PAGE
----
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    Urine Test

    Why It Is Done

    A urine test may be done:

    • To check for a disease or infection of the urinary tract camera.gif. Symptoms of a urine infection may include colored or bad-smelling urine, pain when urinating, finding it hard to urinate, flank pain, blood in the urine (hematuria), or fever.
    • To check the treatment of conditions such as diabetes, kidney stones, a urinary tract infection (UTI), high blood pressure (hypertension), or some kidney or liver diseases.
    • As part of a regular physical examination.

    How To Prepare

    Do not eat foods that can color the urine, such as blackberries, beets, and rhubarb, before the test. Do not exercise strenuously before the test.

    Tell your doctor if you are menstruating or close to starting your menstrual period. Your doctor may want to wait to do the test.

    Your doctor may ask you to stop taking certain medicines that color the urine. These include vitamin B, phenazopyridine (Pyridium), rifampin, and phenytoin (Dilantin). Be sure to tell your doctor if you are taking diuretics, which may affect the test results.

    Talk to your doctor any concerns you have regarding the need for the test, its risks, how it will be done, or what the results will mean. To help you understand the importance of this test, fill out the medical test information form(What is a PDF document?).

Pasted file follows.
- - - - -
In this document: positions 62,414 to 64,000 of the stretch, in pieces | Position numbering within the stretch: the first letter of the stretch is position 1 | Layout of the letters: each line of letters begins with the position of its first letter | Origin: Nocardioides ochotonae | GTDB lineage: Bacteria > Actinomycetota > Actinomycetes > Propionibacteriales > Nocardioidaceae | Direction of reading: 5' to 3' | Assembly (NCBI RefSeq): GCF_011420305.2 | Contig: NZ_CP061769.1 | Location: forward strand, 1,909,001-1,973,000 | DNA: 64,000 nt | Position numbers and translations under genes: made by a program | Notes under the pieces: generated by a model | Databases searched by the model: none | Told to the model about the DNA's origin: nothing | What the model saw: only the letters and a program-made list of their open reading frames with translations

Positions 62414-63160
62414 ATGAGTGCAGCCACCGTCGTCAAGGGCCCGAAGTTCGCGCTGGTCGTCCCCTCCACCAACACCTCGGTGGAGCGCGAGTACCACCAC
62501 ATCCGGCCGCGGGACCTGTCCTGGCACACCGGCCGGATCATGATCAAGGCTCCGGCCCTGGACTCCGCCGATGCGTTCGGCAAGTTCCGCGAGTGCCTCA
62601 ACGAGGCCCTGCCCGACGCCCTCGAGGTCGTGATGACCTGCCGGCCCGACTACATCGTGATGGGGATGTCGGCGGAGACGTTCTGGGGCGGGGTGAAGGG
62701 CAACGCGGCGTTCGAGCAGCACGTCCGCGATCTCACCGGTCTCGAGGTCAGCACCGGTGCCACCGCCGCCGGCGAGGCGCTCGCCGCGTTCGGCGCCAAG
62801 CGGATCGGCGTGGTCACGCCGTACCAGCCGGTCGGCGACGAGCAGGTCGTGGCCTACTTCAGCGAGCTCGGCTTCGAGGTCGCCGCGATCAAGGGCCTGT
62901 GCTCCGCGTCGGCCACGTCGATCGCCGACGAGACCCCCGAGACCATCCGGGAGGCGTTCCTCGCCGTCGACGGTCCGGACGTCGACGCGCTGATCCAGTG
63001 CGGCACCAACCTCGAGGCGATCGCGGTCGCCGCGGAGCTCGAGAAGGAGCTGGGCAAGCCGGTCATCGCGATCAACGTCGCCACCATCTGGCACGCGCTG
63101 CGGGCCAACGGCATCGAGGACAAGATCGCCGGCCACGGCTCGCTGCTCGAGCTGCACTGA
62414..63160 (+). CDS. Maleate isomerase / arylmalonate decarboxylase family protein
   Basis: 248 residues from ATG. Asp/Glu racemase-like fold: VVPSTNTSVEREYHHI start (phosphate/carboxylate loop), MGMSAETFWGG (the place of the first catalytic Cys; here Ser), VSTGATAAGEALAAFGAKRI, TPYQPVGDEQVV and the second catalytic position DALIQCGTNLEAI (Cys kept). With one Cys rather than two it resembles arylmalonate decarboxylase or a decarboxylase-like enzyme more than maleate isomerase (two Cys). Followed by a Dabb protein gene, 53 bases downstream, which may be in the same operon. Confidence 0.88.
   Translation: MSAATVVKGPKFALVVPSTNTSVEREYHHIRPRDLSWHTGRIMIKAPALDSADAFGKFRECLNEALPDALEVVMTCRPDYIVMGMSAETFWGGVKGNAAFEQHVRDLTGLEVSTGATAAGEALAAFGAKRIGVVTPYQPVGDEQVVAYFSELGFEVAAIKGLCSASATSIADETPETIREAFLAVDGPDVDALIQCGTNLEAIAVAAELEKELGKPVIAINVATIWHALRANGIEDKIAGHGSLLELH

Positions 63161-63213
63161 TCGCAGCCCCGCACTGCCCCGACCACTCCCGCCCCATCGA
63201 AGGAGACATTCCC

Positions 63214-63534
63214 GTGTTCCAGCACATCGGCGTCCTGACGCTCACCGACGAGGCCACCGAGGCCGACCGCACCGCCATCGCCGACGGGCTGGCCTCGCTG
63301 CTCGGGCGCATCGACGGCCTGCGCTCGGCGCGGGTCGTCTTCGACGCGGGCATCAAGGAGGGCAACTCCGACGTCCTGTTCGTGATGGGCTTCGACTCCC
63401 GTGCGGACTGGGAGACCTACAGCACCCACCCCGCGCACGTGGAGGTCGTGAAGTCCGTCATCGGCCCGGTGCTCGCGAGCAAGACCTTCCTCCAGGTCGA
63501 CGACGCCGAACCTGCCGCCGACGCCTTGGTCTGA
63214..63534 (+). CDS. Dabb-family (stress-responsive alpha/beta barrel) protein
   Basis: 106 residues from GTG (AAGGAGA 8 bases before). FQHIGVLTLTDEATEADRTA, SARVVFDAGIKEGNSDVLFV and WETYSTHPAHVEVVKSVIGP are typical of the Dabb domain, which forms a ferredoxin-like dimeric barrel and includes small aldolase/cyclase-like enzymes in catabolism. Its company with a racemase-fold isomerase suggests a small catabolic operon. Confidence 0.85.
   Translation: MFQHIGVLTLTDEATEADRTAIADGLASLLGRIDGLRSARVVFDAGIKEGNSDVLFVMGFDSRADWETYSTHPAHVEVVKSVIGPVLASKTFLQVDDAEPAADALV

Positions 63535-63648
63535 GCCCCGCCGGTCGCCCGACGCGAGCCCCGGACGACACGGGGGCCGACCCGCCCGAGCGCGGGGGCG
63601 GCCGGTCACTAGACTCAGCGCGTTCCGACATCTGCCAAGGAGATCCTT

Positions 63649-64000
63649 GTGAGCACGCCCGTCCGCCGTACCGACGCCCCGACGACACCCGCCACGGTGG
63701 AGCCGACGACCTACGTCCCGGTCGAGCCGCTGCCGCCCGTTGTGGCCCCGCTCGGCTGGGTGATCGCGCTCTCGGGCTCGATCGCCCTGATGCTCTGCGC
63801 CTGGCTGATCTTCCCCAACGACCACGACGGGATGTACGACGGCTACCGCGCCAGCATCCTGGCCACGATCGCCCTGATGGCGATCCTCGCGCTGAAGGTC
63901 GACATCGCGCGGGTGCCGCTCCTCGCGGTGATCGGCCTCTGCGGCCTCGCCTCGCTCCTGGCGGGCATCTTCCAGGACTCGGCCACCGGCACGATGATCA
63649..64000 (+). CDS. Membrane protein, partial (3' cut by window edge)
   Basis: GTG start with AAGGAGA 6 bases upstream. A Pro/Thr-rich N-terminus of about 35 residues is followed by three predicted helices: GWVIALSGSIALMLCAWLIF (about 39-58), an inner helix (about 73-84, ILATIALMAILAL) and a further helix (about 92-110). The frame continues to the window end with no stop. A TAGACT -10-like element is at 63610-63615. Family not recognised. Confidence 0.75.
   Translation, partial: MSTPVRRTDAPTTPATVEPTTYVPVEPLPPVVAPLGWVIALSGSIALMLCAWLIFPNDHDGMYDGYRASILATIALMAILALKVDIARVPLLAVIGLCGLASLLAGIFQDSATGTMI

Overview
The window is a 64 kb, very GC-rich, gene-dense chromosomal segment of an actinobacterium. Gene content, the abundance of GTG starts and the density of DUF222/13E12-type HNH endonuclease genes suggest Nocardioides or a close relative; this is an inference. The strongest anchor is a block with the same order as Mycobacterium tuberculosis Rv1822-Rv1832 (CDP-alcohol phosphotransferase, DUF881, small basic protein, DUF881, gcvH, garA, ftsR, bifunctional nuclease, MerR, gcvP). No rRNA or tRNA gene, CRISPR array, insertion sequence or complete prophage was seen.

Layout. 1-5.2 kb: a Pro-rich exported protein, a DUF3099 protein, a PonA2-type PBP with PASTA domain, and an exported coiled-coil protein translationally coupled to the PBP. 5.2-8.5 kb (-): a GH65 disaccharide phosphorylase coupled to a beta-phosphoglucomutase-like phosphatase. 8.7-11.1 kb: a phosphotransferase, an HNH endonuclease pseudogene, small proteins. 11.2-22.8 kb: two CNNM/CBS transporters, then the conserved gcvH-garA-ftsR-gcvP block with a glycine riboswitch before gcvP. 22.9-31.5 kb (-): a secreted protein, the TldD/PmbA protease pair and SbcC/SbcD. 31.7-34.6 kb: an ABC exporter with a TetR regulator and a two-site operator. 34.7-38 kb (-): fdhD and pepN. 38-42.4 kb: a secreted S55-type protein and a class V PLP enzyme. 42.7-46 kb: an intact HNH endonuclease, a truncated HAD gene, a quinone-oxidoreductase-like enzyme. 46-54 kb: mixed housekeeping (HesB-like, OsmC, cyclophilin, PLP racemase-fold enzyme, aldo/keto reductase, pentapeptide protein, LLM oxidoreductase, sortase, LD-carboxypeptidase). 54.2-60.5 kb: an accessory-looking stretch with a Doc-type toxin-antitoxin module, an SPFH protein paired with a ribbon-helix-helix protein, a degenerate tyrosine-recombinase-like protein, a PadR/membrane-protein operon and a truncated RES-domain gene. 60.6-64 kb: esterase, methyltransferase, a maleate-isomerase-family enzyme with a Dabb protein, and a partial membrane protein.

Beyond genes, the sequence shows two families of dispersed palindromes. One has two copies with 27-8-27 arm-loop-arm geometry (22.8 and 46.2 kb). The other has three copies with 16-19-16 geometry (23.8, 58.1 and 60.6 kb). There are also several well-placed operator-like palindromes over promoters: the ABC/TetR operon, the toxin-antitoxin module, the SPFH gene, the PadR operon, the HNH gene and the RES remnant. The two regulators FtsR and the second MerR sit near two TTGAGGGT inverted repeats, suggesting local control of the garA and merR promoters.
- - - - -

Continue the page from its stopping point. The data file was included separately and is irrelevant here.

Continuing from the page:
How It Is Done

    A routine urine test can be done in your doctor's office, clinic, or lab. You may also be asked to collect a urine sample at home and bring it with you to the office or lab for testing.

    Collecting a urine sample from a small child or baby is done by using a special plastic bag with tape around its opening. The bag is placed around the child's genitals until he or she urinates. Then you carefully remove the bag. To collect a urine sample from a very sick baby, a doctor may use a urinary catheter through the urethra or a needle through the baby's belly directly into the bladder (suprapubic tap).

    Clean-catch midstream one-time urine collection

    • Wash your hands to make sure they are clean before collecting the urine.
    • If the collection cup has a lid, remove it carefully and set it down with the inner surface up. Do not touch the inside of the cup with your fingers.
    • Clean the area around your genitals.
      • A man should retract the foreskin, if present, and clean the head of his penis with medicated towelettes or swabs.
      • A woman should spread open the genital folds of skin with one hand. Then she can use her other hand to clean the area around the urethra with medicated towelettes or swabs. She should wipe the area from front to back so bacteria from the anus is not wiped across the urethra.
    • Begin urinating into the toilet or urinal. A woman should hold apart the genital folds of skin while she urinates.
    • After the urine has flowed for several seconds, place the collection cup into the urine stream and collect about 2 fl oz (60 mL) of this "midstream" urine without stopping your flow of urine.
    • Do not touch the rim of the cup to your genital area. Do not get toilet paper, pubic hair, stool (feces), menstrual blood, or anything else in the urine sample.
    • Finish urinating into the toilet or urinal.
    • Carefully replace and tighten the lid on the cup, and then return it to the lab. If you are collecting the urine at home and cannot get it to the lab in an hour, refrigerate it.

    Double-voided urine sample collection

    WebMD Medical Reference from Healthwise

    Last Updated: September 09, 2014
    This information is not intended to replace the advice of a doctor. Healthwise disclaims any liability for the decisions you make based on this information.

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